When could things turn around? A turnaround is nowhere in sight as the scope of the damages to be corrected is immense. First, there is the matter of Greece. Real problems could erupt not with the default of Greece but if Spain and Italy follow suit and if banks are not sufficiently recapitalised. Immediately though, the funds available with EFSF needed to be enlarged, and this has been done. But there is a lot of dissension among EU members regarding the best way forward.
The impact on markets will be felt for some time. According to Navneet Munot, chief investment officer, SBI Mutual Fund, “Stretched sovereign balance sheets and stress in the banking system will continue to hound the markets.”
What’s happening? US, Europe and Japan together account for more than 40 per cent of its exports, tying China inextricably to the current global slowdown. Its GDP growth rate is expected to slow down to near 8 per cent this year. Moreover, the US is exerting pressure on China to let the renminbi appreciate.
Beijing faces a slew of domestic issues too. Inflation is biting. An infrastructure investment binge announced in 2008 to pull China out of the slowdown has now been estimated to have led to accumulated debts of RMB 10,717 billion ($1,681 billion). Low interest rates to minimise the burden of this spending saw retail investors rush out to higher yielding but unregulated financial institutions, trusts and loan sharks. These unregulated entities now supply more credit to the Chinese economy than regulated banks.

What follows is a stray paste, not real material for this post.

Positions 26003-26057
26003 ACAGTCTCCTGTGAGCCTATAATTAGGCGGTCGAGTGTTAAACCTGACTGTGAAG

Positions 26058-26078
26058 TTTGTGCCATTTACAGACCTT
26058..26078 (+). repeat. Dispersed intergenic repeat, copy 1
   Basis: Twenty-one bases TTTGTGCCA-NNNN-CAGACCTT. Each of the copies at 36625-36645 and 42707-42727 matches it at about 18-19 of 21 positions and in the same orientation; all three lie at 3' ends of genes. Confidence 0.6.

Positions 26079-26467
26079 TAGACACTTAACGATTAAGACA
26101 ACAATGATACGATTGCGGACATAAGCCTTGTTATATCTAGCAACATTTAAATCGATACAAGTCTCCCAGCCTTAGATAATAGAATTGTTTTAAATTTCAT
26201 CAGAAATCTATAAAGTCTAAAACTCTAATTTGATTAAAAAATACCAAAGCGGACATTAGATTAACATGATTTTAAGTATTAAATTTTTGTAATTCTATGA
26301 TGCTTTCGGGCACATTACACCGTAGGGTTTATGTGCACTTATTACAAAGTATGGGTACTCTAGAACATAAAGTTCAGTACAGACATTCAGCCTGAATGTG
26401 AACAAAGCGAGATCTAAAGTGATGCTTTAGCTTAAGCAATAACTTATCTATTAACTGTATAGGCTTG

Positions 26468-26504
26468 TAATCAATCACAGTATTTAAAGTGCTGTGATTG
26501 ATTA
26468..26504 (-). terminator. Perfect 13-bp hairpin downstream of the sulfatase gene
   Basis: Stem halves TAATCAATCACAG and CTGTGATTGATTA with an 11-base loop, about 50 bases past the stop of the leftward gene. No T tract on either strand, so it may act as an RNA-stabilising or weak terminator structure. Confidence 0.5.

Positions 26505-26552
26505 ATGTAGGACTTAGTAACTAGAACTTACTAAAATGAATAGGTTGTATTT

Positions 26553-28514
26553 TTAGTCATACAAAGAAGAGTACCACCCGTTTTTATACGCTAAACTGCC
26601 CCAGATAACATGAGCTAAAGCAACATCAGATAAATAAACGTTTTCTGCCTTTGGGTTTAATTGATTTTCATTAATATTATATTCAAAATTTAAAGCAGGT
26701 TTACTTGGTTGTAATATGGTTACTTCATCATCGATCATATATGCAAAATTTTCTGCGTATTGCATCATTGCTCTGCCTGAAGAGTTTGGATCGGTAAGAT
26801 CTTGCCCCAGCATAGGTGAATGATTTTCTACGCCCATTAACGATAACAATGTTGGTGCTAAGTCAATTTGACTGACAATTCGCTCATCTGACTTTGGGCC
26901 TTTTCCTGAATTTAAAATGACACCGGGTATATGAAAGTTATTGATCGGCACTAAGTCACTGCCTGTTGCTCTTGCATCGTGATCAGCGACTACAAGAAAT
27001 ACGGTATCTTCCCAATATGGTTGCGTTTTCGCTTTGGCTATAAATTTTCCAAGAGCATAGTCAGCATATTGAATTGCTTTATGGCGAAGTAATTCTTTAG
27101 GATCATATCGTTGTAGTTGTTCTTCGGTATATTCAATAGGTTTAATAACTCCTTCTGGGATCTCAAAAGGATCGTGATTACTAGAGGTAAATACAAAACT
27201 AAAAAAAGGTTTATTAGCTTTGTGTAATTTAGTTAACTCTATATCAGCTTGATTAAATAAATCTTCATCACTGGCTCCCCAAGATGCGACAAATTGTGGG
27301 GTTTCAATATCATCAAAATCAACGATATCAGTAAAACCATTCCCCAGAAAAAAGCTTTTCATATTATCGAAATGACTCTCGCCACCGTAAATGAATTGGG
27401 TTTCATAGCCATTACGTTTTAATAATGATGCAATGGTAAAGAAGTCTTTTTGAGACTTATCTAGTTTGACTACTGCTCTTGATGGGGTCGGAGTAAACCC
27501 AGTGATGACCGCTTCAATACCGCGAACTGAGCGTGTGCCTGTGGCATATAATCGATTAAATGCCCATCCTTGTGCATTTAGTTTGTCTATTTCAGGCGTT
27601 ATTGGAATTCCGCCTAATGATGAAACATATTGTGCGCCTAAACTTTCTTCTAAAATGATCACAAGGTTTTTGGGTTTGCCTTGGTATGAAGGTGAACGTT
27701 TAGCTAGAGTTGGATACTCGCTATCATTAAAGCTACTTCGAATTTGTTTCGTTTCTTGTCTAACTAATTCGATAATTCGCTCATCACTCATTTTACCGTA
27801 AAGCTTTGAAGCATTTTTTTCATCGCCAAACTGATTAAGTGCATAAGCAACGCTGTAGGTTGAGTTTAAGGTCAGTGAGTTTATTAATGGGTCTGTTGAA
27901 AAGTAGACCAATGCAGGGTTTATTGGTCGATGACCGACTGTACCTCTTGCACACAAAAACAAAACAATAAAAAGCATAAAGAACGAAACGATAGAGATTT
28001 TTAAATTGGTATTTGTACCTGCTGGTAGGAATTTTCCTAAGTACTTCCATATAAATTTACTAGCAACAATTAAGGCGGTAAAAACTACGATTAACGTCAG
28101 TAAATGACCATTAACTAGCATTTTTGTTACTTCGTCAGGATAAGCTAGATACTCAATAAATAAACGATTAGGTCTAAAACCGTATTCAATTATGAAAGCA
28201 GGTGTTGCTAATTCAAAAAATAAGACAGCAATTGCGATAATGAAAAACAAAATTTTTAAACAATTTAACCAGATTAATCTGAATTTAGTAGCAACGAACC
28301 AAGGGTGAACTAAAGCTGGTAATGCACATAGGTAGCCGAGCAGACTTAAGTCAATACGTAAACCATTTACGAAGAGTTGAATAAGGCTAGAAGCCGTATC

What could happen next? China will have to look towards domestic consumption led growth. Domestic consumption as a proportion of GDP stands at around 33 per cent — among the lowest for a major global economy (for India this figure stands at 60 per cent).
To jog its GDP growth rate, Beijing has a few options. It can issue government bonds (the recent sale in August this year of 20 billion yuan or $3.1 billion worth of bonds in Hong Kong was oversubscribed more than four times). Alternatively, it also has access to its humongous foreign exchange reserves of $3.2 billion.
could things turn around? That China will not allow the US to coerce it into appreciating its currency is clear as it would cause loss of its global competiveness. The shift towards a consumption-led economy will at best be gradual. Any sudden move to encourage domestic demand could fuel a cycle of borrowing, easy credit and higher inflation. The years of unbridled high growth may finally be catching up with Beijing.